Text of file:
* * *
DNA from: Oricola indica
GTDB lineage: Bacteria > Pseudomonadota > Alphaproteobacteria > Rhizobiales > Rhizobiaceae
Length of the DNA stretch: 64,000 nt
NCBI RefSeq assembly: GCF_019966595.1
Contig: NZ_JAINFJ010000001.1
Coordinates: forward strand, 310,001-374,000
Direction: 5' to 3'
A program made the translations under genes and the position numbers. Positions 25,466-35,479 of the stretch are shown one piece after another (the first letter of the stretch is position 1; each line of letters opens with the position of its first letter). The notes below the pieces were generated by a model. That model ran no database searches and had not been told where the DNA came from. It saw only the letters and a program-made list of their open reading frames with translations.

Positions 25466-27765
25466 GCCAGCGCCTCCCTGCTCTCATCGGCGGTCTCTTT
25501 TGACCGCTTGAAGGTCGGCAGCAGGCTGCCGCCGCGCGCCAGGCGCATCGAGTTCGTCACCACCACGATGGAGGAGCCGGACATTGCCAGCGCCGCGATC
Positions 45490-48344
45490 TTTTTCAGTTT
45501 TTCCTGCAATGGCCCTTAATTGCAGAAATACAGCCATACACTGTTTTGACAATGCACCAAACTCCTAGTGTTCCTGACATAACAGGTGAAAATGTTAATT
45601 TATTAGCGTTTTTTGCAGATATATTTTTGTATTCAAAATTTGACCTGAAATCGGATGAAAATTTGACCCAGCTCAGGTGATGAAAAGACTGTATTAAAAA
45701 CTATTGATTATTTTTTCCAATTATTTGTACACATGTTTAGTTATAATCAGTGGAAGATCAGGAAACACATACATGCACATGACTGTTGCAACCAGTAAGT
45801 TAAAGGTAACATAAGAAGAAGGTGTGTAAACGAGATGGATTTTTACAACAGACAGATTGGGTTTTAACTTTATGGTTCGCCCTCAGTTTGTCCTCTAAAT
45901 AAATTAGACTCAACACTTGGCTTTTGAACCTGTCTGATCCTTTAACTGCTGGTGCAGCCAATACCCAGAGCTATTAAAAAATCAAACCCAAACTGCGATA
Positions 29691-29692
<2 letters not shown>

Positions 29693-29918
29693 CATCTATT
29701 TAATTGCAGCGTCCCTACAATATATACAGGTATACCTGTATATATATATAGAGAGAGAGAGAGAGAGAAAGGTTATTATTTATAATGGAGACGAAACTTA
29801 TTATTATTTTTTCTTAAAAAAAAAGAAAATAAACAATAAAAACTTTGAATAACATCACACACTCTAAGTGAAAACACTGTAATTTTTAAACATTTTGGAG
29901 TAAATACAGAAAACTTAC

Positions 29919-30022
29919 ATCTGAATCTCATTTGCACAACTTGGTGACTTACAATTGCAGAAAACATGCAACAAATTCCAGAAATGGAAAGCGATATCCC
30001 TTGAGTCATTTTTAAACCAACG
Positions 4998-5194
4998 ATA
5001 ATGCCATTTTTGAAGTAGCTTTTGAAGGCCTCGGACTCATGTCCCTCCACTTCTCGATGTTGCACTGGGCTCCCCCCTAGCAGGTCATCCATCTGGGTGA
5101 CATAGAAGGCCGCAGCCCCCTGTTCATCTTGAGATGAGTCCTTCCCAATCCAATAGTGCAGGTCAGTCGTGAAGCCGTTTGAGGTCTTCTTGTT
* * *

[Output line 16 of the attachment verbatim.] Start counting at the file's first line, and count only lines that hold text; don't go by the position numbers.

45701 CTATTGATTATTTTTTCCAATTATTTGTACACATGTTTAGTTATAATCAGTGGAAGATCAGGAAACACATACATGCACATGACTGTTGCAACCAGTAAGT